Sunday 26 January 2020

Varadkar 'not happy' about pace of Garda reform

Taoiseach Leo Varadkar. Photo: Tom Burke
Taoiseach Leo Varadkar. Photo: Tom Burke
Cormac McQuinn

Cormac McQuinn

TAOISEACH Leo Varadkar has said he's "not happy" with the pace of reform in the Gardaí, but insisted he still has confidence in Commissioner Nóirín O'Sullivan.

AOISEACH Leo Varadkar has said he's "not happy" with the pace of reform in the Gardaí, but insisted he still has confidence in Commissioner Nóirín O'Sullivan.

Sinn Féin TD Mary Lou McDonald called on Mr Varadkar to remove Ms O’Sullivan from the role in the wake of various controversies to hit the force, including the latest revelations about finances at Templemore Training College.

Speaking in the Dáil Ms McDonald argued that public confidence in the Commissioner is “in tatters” and claimed that Ms O’Sullivan has “failed to tackle persistent malpractice and a blatant lack of accountability in the upper echelons of Garda management”.

Ms McDonald also claimed Ms O’Sullivan “misled” the Comptroller and Auditor General (C&AG) over the integrity of Garda finances, days after she says she first learned of issues at Templemore.

She told Mr Varadkar: “I think you have to face up to reality. The Garda Commissioner has to go. Her position is absolutely untenable.

“Do you as Taoiseach have confidence in Garda Commissioner Nóirín O’Sullivan?” she asked.

Mr Varadkar replied: “Yes I do have confidence in the Garda Commissioner and the government does too.

“The problems that are besetting the Gardaí are longstanding. Most if not all of the problems that beset the Gardaí predate her becoming Garda Commissioner and I believe that she is somebody who is fighting many battles on many fronts in an effort to put things right,” Mr Varadkar said.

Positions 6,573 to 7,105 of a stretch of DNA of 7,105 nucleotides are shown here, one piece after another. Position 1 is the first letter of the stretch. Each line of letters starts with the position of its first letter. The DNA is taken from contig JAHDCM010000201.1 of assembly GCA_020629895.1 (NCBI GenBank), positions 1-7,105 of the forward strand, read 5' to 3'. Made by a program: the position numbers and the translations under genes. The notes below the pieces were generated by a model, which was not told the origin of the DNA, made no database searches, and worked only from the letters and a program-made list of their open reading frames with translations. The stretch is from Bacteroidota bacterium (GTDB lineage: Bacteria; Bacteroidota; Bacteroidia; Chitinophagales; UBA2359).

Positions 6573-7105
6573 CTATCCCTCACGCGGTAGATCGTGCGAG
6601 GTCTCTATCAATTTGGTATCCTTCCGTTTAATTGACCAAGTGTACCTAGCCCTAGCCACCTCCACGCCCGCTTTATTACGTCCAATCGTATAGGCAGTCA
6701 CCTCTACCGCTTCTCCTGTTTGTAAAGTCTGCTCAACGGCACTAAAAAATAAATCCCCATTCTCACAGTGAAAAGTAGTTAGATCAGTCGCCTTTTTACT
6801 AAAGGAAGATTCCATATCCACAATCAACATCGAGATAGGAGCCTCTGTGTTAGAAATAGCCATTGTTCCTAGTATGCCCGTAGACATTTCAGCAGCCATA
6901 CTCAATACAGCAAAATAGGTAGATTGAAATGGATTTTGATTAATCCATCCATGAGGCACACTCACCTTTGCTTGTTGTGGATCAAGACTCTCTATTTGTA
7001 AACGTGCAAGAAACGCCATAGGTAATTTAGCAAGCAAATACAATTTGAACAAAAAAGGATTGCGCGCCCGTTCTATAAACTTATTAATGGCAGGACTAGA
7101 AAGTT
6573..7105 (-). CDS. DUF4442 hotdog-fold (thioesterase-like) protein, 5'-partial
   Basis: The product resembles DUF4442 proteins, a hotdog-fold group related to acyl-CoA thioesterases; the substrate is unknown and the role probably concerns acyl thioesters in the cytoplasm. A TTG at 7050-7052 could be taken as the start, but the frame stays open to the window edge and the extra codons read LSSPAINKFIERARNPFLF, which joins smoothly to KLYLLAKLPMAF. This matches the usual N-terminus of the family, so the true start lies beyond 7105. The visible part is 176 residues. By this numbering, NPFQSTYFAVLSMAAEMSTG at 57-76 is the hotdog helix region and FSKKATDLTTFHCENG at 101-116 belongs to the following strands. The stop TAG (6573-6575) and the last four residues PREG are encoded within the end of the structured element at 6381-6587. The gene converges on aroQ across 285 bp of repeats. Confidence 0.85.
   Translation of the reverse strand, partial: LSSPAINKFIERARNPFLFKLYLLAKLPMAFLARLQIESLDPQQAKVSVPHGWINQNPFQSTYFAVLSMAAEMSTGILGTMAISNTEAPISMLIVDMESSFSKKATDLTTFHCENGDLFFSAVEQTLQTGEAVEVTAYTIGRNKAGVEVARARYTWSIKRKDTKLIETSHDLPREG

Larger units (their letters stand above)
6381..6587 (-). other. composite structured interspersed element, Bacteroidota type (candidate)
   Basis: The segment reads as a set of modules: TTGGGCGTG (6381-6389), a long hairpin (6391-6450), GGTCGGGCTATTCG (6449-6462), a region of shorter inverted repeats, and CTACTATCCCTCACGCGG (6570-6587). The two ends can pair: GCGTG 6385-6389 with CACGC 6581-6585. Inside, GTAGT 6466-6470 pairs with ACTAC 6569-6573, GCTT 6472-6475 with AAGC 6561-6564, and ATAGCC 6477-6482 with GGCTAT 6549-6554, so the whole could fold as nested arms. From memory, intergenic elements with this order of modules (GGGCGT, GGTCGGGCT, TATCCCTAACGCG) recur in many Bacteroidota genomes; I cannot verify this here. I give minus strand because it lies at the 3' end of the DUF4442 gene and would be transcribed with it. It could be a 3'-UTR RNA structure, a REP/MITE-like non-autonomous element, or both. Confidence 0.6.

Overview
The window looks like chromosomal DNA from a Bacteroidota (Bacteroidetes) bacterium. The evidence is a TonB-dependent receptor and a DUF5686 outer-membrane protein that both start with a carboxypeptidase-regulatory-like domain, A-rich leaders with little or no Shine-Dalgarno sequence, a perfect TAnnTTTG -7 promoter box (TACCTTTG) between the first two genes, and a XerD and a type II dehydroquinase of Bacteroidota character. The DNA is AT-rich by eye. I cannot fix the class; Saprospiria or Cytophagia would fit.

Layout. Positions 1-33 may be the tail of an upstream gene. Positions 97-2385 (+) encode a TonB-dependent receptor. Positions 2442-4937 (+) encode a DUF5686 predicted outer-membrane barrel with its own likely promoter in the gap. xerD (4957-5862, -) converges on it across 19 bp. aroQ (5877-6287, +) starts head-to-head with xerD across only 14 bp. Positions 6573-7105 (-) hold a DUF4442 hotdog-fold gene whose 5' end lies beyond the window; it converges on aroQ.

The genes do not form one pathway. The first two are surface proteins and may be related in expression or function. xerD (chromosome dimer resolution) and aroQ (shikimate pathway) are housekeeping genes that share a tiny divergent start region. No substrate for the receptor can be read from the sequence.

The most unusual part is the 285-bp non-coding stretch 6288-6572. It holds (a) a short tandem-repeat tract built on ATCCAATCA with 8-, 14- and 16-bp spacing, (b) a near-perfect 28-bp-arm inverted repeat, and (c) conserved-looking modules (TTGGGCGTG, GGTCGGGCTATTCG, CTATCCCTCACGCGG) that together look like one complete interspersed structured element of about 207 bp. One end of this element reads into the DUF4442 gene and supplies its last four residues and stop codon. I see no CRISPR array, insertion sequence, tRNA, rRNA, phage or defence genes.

He conceded that public trust in the force has been “strained” due to revelations about the Gardaí in recent months and years.

Mr Varadkar said: “We’ve a duty as a government to restore that confidence and restore that trust”.

He said the best way to do this is to “ensure there is a thorough investigation of all the allegations that have been made.”

“That is now underway,” Mr Varadkar added saying its important that separate investigations by the Dáil’s Public Accounts Committee (PAC) and the Garda Síochána Ombudsman Commission (GSOC) into finances at Templemore are allowed run their course.

The Taoiseach also said: “We also need to accelerate the pace of reform in the Gardaí and I’m not happy with the pace at which reform is occurring in the Gardaí.

“I think it is very important over the next number of months and years that we build on the reforms that have taken place but we also accelerate those so that we can do what is most important which is to restore confidence and trust by the people in the Garda.”

Ms McDonald described his remarks as “uninspiring” and accused Mr Varadkar of “treading again the well worn path of Enda Kenny, a master of evasion, a man who brought not taking decisions in respect of Garda reform to a higher art level.”

She said that if Mr Varadkar’s comment on reform are “more than rhetoric” and if he is “serious about a new era in policing then accountability has to start at the very, very top” he has to “come off the fence”.

“You have to call things for what they are and you have to ensure that the Commissioner goes in the interests of An Garda Síochána and in the interests of public confidence,” she said.

Mr Vardkar rejected the suggestion he is “on the fence”, saying he’s been “clear” his has confidence in Ms O’Sullivan.

The Taoiseach said Ms McDonald was contending that various ongoing investigations including the Charleton Tribunal examining the treatment of Garda Whistleblowers should be bypassed with a “rush to judgement”.

He said: “I don’t believe in summary justice or kangaroo courts. I do appreciate you come from a political tradition that is ok about that, but mine is not.” 

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